Partner Charley Smith recently obtained a jury verdict in which the jury placed 40% of the fault on the plaintiff in a rear-end automobile collision.  The plaintiff, William Reisa, and his wife Patricia, alleged that Mr. Reisa had come to a stop at the intersection of southbound Harding Street and the exit ramp from I-465 East.  Our client, Nick Miracle, claimed that the plaintiffs had entered the intersection on a yellow light before suddenly slamming on their brakes.  Mr. Miracle hit his brakes and tried to swerve, but was unable to avoid clipping the back passenger side bumper of Mr. Reisa’s truck.  Mr. Reisa claimed that the impact was so severe that it threw his dog from the backseat of his truck into the center console.  Mr. Smith noted that the only way the dog could have wound up in the front seat is if the plaintiff slammed on his brakes.  The jury agreed and assessed Mr. Reisa with 40% of the fault.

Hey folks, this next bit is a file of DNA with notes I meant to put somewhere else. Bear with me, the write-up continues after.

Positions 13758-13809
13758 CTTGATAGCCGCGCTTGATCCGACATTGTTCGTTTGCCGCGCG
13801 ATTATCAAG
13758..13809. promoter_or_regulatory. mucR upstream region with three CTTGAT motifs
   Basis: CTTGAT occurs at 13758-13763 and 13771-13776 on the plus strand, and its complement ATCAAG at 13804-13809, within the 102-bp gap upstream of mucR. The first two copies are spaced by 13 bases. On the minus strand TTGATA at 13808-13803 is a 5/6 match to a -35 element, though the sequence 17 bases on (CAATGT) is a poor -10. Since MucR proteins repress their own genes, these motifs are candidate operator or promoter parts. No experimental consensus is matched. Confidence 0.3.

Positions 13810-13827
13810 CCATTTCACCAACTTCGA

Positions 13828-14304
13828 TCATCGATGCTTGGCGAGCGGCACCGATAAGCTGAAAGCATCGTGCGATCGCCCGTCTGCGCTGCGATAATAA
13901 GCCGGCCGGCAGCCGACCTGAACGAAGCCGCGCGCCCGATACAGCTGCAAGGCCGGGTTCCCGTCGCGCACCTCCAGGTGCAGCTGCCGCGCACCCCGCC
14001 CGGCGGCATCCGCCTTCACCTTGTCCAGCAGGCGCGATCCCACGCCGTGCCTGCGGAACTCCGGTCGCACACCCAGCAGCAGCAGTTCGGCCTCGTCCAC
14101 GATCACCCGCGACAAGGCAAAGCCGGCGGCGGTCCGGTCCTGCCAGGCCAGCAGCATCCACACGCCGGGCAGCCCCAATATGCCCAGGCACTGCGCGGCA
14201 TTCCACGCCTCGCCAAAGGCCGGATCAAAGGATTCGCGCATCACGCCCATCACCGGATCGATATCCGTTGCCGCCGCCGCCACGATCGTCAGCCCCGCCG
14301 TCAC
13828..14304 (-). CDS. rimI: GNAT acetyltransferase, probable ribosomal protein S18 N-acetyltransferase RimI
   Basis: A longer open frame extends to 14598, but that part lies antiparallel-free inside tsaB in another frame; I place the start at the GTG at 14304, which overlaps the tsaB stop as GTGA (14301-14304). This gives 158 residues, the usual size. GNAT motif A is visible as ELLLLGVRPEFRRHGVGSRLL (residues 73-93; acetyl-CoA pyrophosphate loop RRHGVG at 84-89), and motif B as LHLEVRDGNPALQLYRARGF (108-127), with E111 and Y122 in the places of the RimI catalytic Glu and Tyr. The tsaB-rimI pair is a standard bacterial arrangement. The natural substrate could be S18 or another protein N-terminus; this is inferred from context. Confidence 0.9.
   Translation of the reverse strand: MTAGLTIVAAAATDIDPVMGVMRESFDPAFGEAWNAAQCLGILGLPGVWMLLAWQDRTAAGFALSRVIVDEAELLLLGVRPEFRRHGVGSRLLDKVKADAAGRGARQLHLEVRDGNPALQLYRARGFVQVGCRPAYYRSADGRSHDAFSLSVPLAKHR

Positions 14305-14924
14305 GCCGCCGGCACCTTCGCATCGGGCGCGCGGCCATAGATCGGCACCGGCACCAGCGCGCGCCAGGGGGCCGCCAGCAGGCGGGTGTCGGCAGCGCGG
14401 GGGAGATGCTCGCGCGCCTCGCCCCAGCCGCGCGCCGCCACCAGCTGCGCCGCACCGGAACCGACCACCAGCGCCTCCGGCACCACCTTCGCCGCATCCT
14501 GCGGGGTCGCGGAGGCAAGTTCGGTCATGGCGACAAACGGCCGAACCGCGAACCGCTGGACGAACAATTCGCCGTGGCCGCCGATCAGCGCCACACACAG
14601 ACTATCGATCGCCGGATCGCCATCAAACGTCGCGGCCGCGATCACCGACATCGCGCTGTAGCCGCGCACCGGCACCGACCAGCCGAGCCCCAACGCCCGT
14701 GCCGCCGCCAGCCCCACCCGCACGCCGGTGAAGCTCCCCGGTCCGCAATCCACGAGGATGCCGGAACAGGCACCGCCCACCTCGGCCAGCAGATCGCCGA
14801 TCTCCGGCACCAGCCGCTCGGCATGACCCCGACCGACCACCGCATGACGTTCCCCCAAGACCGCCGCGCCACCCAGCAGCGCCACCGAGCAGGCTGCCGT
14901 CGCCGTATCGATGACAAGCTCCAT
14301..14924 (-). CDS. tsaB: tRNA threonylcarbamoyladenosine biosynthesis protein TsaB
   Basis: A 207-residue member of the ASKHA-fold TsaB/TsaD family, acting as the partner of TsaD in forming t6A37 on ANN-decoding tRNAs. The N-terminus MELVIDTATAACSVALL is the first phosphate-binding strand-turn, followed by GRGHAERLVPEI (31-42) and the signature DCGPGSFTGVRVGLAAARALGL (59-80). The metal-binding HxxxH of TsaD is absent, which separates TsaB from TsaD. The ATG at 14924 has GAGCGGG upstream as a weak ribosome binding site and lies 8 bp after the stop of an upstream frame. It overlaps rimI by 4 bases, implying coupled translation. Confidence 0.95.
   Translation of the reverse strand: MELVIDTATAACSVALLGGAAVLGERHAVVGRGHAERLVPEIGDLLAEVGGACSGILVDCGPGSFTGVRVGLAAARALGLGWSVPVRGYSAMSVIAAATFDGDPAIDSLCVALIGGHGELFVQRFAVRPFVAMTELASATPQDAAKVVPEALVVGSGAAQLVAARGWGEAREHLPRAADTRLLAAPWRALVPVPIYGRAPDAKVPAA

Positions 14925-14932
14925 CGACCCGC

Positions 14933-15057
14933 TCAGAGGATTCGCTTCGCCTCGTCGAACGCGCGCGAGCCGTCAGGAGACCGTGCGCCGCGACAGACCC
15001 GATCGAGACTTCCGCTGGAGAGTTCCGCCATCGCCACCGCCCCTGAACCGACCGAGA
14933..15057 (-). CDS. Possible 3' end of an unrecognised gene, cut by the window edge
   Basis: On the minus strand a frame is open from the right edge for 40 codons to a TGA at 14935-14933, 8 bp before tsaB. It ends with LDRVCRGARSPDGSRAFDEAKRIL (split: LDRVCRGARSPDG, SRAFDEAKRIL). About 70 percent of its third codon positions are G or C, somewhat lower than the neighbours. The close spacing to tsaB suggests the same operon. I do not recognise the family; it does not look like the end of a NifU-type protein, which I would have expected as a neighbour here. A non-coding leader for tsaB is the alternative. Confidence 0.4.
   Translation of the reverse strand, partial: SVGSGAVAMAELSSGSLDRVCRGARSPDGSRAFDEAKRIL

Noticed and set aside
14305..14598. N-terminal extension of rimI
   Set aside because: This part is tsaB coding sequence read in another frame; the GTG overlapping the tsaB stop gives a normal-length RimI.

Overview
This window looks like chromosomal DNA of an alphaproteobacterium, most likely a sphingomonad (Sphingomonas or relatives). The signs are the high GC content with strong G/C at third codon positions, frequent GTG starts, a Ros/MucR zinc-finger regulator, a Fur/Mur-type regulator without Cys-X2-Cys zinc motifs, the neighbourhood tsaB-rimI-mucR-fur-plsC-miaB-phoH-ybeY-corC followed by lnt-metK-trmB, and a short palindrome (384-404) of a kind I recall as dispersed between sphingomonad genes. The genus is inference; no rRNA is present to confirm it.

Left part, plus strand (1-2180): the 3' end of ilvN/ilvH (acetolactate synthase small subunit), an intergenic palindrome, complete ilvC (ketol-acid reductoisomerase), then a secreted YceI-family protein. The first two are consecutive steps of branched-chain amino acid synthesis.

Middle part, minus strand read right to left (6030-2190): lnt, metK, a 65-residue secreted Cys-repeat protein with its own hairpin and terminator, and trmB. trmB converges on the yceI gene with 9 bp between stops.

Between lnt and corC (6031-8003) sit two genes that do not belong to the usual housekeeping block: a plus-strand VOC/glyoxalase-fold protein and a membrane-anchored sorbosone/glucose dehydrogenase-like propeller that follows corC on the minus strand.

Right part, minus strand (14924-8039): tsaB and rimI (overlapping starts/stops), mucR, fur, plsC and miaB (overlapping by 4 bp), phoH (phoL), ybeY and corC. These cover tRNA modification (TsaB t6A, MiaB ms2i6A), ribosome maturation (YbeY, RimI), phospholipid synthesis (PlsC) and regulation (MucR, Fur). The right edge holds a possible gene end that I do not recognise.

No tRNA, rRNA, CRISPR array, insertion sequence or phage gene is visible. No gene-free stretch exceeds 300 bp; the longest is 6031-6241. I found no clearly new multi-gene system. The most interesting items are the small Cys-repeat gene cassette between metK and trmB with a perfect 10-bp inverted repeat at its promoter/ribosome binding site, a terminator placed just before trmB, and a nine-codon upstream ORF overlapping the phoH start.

Mr. Reisa had claimed he suffered a permanent neck and shoulder injury as a result of this collision.  Mr. Smith argued that Mr. Reisa discontinued any treatment after five months, and therefore any damages to which he should be entitled should account for that return to normalcy at the end of five months.  The jury awarded Mr. Reisa the exact amount of damages that Mr. Smith suggested, and then applied 40% fault to it.  As a result, Mr. Reisa recovered less than the amount of his paid medical bills.  Mr. Miracle’s insurer had offered $15,000.00 prior to trial, and plaintiffs’ counsel rejected that offer, wanting no less than $35,000.00.